V= {B $\displaystyle \in M_{n}(R)$. B is skew symmetric.} How can i show V is a subspace of $\displaystyle M_{n}(R)$?
Do you know that $\displaystyle 0 \in V$?
Can you show that $\displaystyle \left\{ {C,D} \right\} \subset V\;\& \;s \in \Re \; \Rightarrow \;C + sD \in V$?
Do you know that $\displaystyle 0 \in V$?
Can you show that $\displaystyle \left\{ {C,D} \right\} \subset V\;\& \;s \in \Re \; \Rightarrow \;C + sD \in V$?
Sorry can you explain what you have written. Thanks.
What about my answer do you not understand?
What does your textbook say about subspaces of vector spaces?
All of it
My lecture notes show that for it to be a subspace it has to satisfy three axioms.
I know that 0 belongs to V, but how would i apply that to skew symmetric matrices?
All of it
My lecture notes show that for it to be a subspace it has to satisfy three axioms.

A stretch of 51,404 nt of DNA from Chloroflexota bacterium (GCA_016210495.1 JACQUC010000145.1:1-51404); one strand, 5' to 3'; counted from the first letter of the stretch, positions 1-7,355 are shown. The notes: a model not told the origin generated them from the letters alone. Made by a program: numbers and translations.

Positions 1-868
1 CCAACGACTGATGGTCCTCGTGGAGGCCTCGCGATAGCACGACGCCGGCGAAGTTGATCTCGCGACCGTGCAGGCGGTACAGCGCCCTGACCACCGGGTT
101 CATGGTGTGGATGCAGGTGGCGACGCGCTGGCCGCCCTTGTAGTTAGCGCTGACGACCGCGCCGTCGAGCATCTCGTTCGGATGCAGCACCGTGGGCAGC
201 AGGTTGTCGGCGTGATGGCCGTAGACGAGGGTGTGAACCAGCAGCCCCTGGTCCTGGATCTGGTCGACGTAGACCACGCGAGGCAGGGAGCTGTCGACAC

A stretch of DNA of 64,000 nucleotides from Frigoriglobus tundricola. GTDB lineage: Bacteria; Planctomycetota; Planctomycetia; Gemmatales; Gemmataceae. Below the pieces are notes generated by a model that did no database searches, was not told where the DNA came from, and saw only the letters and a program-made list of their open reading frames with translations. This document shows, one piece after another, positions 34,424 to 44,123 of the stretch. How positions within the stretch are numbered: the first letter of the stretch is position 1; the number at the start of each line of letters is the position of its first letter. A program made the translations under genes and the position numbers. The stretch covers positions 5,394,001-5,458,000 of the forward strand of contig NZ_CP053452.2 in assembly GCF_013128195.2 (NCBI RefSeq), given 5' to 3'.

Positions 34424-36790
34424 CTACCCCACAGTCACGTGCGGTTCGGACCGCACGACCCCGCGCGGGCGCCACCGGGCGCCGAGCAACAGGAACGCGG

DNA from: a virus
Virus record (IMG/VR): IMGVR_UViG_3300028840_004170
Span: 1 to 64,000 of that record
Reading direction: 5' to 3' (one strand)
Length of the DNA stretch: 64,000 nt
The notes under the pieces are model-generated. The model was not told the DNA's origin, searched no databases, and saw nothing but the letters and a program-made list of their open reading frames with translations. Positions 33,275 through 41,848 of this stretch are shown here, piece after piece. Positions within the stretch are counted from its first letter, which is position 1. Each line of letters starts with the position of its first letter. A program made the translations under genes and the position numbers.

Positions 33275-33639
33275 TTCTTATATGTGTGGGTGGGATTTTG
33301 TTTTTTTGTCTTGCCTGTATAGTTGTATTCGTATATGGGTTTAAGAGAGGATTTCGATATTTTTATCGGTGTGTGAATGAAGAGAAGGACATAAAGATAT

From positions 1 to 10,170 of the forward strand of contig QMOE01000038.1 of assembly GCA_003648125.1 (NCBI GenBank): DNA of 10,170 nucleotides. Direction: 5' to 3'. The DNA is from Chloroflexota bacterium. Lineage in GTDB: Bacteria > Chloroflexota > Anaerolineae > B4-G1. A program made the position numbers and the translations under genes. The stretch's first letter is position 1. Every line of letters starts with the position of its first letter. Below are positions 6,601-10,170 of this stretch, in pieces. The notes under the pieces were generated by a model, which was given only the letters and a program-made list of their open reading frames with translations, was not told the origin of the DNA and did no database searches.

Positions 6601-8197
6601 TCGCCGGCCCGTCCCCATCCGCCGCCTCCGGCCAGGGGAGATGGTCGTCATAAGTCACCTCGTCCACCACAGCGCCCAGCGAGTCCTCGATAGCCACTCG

I know that 0 belongs to V, but how would i apply that to skew symmetric matrices?
Is the sum of two of skew symmetric matrices a skew symmetric matrix?
If you multiply a skew symmetric matrix by a real number do you get a symmetric matrix?
Yes. Now answer the two question.
Is the sum of two of skew symmetric matrices a skew symmetric matrix?
If you multiply a skew symmetric matrix by a real number do you get a symmetric matrix?
Yes. Now answer the two question.
Is the sum of two of skew symmetric matrices a skew symmetric matrix?
If you multiply a skew symmetric matrix by a real number do you get a symmetric matrix?
Yes i do
How can I show V is not an empty set....1st axiom
EDIT: Lol its pretty obvious now. I just have to write down any skew symmetric matric i guess. Thanks. You made it sound much easier.
Last edited by maths900; Feb 17th 2009 at 09:50 AM.